“Sepsis is the body’s extreme response to an infection. It is a life-threatening medical emergency.” (CDC).
- ANYONE can get “sepsis.”
- It can start ANYWHERE (skin, urine, lungs, bowels)
Left untreated, sepsis can quickly go from a mild, easily managed infection, to tissue damage, organ failure and possibly death.
Those most at risk:
- those who are 65 years of age and older,
- those with chronic health conditions (diabetes, lung diseases and kidney diseases).
- Those with a weakened immune system (cancer patients and those who have a compromised immune system due to other conditions)
- those under the age of one.
Symptoms of sepsis are much like those experienced with infection, any infection. Many of these same symptoms are associated with a wide range of numerous other conditions, as well. This can make the diagnosis of sepsis very difficult, leading to a late or missed diagnosis.
Symptoms MAY include:
- increased heart rate
- low blood pressure
- shortness of breath
- clammy/sweaty skin
- decreased urination
- possibly pain
There are some things that you can do to prevent sepsis.
- Speak with your health care provider(s). Discuss concerns that you might have about your health conditions and what you and your provider can do to take the best care of you and these conditions. Be PROACTIVE.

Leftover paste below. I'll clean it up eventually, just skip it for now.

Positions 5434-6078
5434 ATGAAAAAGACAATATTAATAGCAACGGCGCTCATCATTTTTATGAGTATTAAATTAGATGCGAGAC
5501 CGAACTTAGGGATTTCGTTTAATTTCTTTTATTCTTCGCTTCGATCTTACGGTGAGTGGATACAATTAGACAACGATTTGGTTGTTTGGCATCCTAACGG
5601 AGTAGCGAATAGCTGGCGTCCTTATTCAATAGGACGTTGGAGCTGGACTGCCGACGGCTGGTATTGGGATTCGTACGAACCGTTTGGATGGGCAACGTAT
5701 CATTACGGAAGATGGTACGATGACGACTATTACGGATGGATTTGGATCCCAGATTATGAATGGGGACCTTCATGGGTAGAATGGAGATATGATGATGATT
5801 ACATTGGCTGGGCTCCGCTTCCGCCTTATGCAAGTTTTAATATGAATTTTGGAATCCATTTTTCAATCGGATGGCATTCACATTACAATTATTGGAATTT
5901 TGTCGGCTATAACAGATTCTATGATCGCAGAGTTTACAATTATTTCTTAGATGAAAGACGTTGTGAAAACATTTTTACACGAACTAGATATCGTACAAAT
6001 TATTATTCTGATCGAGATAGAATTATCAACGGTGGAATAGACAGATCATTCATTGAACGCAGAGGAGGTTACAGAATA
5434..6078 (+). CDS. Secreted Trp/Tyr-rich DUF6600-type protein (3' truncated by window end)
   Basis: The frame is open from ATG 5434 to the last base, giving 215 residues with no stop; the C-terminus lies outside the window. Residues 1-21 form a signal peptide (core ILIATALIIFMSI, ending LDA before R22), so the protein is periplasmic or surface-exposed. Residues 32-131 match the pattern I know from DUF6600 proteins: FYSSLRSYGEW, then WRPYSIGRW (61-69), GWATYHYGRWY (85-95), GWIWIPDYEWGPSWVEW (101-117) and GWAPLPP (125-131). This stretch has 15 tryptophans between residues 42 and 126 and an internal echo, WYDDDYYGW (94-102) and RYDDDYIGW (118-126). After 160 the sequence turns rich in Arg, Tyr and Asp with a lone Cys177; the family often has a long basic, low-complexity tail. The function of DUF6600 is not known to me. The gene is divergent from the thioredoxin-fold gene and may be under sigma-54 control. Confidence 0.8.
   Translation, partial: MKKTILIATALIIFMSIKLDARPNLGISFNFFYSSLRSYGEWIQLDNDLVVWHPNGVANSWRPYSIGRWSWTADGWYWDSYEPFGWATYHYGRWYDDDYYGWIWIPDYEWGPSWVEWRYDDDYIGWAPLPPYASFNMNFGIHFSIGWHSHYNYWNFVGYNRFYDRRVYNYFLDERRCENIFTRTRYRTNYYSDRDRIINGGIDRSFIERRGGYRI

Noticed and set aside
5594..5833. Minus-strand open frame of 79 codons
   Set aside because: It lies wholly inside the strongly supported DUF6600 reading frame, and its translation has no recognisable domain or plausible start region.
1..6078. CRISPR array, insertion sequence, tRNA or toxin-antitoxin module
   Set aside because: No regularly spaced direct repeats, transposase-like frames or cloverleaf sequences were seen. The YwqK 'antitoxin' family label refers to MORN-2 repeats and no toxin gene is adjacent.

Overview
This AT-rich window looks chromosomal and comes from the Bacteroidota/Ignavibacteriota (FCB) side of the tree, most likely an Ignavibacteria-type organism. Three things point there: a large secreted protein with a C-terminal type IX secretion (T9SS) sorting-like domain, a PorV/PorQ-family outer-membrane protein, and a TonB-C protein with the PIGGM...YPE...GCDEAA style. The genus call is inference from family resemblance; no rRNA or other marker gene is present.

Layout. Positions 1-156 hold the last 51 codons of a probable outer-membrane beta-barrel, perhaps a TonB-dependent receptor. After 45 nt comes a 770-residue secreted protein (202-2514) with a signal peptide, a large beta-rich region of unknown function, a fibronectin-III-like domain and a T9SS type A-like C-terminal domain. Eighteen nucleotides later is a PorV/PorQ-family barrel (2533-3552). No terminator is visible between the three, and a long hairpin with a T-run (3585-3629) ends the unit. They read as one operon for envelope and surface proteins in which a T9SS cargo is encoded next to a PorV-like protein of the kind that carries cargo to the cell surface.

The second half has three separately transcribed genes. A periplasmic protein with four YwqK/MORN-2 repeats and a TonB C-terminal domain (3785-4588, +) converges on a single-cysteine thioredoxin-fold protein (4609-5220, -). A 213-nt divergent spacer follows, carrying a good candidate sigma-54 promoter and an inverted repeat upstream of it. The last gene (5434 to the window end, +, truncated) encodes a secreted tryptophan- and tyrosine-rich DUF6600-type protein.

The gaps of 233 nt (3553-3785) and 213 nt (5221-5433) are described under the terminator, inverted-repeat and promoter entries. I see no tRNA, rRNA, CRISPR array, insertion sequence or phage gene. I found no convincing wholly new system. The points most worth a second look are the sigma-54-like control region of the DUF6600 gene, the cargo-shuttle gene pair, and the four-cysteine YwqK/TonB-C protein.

- Practice good hygiene Wash or sanitize your hands frequently. Bathe regularly. Monitor skin regularly for dryness, cracks, irritation, sores
- Take all prescribed medications, as directed, especially and including ANTIBIOTICS!!!!!
- Avoid contact with those who are ill, especially if you know that you are a person at increased risk.
Lastly, if you suspect that you may have an infection or sepsis, it is VERY IMPORTANT that you speak with your health care provider, RIGHT AWAY!
Sepsis is typically treated with IV fluid and antibiotics as soon as it is suspected. Sometimes people need other treatments such as use of oxygen to help maintain adequate oxygenation to their organs, a mechanical ventilator to assist with oxygenation and breathing, dialysis to assist the kidneys in removal of waste products, and/or medications to support blood pressure and blood flow to the organs.
What is being done:
Healthcare organizations and health care providers have been working together for many years and will continue to do so, so that Sepsis will be identified earlier to improve patient outcomes across the spectrum. Protocols are constantly changing to aid healthcare personnel in faster, more accurate and reliable identification of sepsis as well as initiation of treatment for sepsis as soon as it is suspected.
You can be a vital asset in helping to identify a problem before it becomes sepsis.
For more information:
Sara A. Van Effen, FNP-BC